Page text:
Abnormal Trading Behavior Of Specific Types Of Institutional Shareholders Before Firm BankruptcyVW Staff
Abnormal Trading Behavior Of Specific Types Of Institutional Shareholders Before Firm Bankruptcy And Its Ramifications For Firm Bankruptcy Prediction
Louisiana State University
William J. Moser
May 21, 2016
Bankruptcy prediction models, like the one formulated by Campbell et al (2008), may be used by stakeholders to evaluate risks related to investing in distressed firms. This paper examines the behavior of certain groups of institutional investors (short-term, long-term, top-performing, and those with fiduciary responsibility) in the eight quarters leading up to a firm’s bankruptcy filing. Using a matched sample based on year, industry and probability of future bankruptcy, we identify groups of institutional investors that demonstrate abnormal trading behavior in these quarters. We then use this information to enhance the predictive capabilities of Campbell et al.’s (2008) bankruptcy model.
Abnormal Trading Behavior Of Specific Types Of Institutional Shareholders Before Firm Bankruptcy And Its Ramifications For Firm Bankruptcy Prediction – Introduction
The consequences of a firm’s bankruptcy for investors who fail to liquidate their interests in a timely manner prior to a bankruptcy filing is potentially catastrophic with a trend in which pre-bankruptcy shareholders lose their entire investment. While in the 1980’s pre-bankruptcy shareholders were able to recover at least part of their investment approximately 78% of the time after a firm went through the bankruptcy process (LoPucki and Whitford 1990), a more recent survey indicates that less than 10% of the pre-bankruptcy shareholders were able to recover any portion of their investment (Wood 2011). According to data provided by New Generation Research, Inc. the combined asset value of the 52 public companies that filed for bankruptcy in 2014 was $71.8 billion. The decline in recovery rate for equity holders in bankruptcy along with the potential for substantial losses makes bankruptcy a catastrophic event for shareholders.
In an effort to minimize losses, stakeholders seek accurate and timely information regarding the future prospects of firms. Academic researchers have developed increasingly more sophisticated bankruptcy predication models (Altman 1968; Merton 1974; Ohlson 1980; Shumway 2001; Campbell et al. 2008) to inform stakeholders regarding the financial condition of individual firms and predict the probability that a firm will file for bankruptcy in the future. Lennox (1999) finds that bankruptcy prediction models are generally able to outperform bankruptcy predictions based on auditor issued going concern reports. As a result, Lennox (1999) suggests that stakeholders should rely on the bankruptcy prediction models for decision making. The existing bankruptcy probability measures primarily focus on accounting financial statement information and market return data. However, each of these models ignores an important source of firm-specific information, the trading behavior of specific types of institutional investors in the quarters preceding bankruptcy. Our research seeks to extend prior research in the areas of institutional investors and bankruptcy by providing information regarding the abnormal trading behavior of various types of institutional investors in the quarters leading up to a firm’s bankruptcy filing. We then use this information to further supplement the predictive capabilities of the bankruptcy prediction model developed by Campbell et al. (2008).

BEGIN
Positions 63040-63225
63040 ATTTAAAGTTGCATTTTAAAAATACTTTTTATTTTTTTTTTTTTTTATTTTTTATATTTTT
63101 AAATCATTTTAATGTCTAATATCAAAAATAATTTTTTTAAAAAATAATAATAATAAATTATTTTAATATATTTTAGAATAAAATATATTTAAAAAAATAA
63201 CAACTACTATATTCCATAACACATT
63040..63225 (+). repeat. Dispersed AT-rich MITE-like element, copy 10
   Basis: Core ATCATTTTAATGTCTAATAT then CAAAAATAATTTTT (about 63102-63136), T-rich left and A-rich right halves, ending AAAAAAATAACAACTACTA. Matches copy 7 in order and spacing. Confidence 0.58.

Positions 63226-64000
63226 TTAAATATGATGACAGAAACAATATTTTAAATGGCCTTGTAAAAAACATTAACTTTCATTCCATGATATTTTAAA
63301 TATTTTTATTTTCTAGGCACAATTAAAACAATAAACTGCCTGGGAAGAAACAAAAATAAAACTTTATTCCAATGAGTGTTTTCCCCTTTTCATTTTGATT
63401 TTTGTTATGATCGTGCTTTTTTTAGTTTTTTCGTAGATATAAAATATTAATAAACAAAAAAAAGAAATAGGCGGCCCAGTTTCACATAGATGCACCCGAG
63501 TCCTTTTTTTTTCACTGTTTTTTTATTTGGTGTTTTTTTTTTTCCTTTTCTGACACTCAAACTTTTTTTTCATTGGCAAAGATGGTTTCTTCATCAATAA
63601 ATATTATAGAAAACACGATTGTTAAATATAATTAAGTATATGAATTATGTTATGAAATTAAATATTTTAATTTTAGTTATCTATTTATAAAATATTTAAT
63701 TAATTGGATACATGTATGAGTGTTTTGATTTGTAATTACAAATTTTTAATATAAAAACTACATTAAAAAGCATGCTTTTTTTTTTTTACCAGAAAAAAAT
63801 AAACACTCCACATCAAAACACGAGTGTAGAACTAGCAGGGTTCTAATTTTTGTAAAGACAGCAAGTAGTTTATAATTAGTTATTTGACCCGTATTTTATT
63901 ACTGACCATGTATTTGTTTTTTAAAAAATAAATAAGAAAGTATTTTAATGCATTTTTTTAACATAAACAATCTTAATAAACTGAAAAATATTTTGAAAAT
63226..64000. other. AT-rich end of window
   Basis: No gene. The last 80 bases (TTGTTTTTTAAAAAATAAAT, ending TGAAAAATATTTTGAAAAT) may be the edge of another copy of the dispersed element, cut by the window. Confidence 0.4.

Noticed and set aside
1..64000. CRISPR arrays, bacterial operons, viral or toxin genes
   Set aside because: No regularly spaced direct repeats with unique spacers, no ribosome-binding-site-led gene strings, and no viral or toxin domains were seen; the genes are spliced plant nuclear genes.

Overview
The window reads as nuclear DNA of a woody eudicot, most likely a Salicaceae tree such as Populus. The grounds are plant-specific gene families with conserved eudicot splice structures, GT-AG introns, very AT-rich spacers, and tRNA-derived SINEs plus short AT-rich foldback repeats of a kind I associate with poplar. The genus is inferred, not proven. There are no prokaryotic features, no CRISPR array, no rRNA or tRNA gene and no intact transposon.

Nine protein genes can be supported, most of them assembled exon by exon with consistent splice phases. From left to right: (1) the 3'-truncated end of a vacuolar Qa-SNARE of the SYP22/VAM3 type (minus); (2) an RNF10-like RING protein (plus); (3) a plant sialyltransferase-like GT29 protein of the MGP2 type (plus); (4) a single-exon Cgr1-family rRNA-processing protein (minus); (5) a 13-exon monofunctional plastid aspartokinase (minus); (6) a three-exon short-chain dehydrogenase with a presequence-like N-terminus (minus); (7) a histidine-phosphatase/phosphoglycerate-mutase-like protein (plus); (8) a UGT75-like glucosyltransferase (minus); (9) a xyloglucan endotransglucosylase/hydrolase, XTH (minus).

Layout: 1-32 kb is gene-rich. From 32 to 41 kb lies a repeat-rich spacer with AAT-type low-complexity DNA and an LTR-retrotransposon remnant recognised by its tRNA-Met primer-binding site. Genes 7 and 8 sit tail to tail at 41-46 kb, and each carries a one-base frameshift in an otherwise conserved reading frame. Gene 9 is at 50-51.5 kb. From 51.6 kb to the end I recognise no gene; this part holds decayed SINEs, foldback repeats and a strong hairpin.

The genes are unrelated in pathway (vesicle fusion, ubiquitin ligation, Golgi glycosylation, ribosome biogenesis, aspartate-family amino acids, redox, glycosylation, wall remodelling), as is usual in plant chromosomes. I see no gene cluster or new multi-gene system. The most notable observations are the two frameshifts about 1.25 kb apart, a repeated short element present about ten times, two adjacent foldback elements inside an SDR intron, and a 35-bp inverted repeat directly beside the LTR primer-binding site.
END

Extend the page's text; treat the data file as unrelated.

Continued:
Institutional investors are informed market participants, whose incentives to maximize the profits of their investment portfolios motivate them to seek and process all available information.1 Since institutional investors’ superior information processing informs their trades, Piotroski and Roulstone (2004) suggest that institutional investors’ abnormal trading provides firm-specific information to market prices. Previous research suggests that institutional investors are not a homogeneous group (Yan and Zhang 2009). As such, based on common characteristics, they can be partitioned into categories of institutional investors, some of which possess superior information processing capabilities in particular information environments (Yan and Zhang 2009). As such, we follow prior research and categorize institutional investors into four categories: (1) short-term institutional investors (Yan and Zhang 2009); (2) long-term institutional investors (Yan and Zhang 2009); (3) top-performing institutional investors (Adebambo et al. 2015); and (4) institutional investors subject to stringent fiduciary responsibility standards (Bennett et al. 2003).
We use a matched sample to determine whether or not specific categories of institutional investors have superior information processing capabilities with respect to bankruptcy prediction. Since we seek to provide a more complete picture of what institutional investor firm-specific information flows to the market in the months leading up to a firm’s bankruptcy filing, we focus on the abnormal trading behavior of each investor group. To identify abnormal trading behavior, we control for factors that have been identified by previous research as influencing institutional investors’ trading behavior. We then match a sample of firms that eventually file for bankruptcy between 1992 and 2012 with firms in the same year and industry that are equally distressed eight quarters before bankruptcy using Campbell et al.’s (2008) measure of bankruptcy risk. We find that specific types of institutional investors demonstrate trading behavior that deviates from what would be expected based on previous research in the quarters leading up to bankruptcy.
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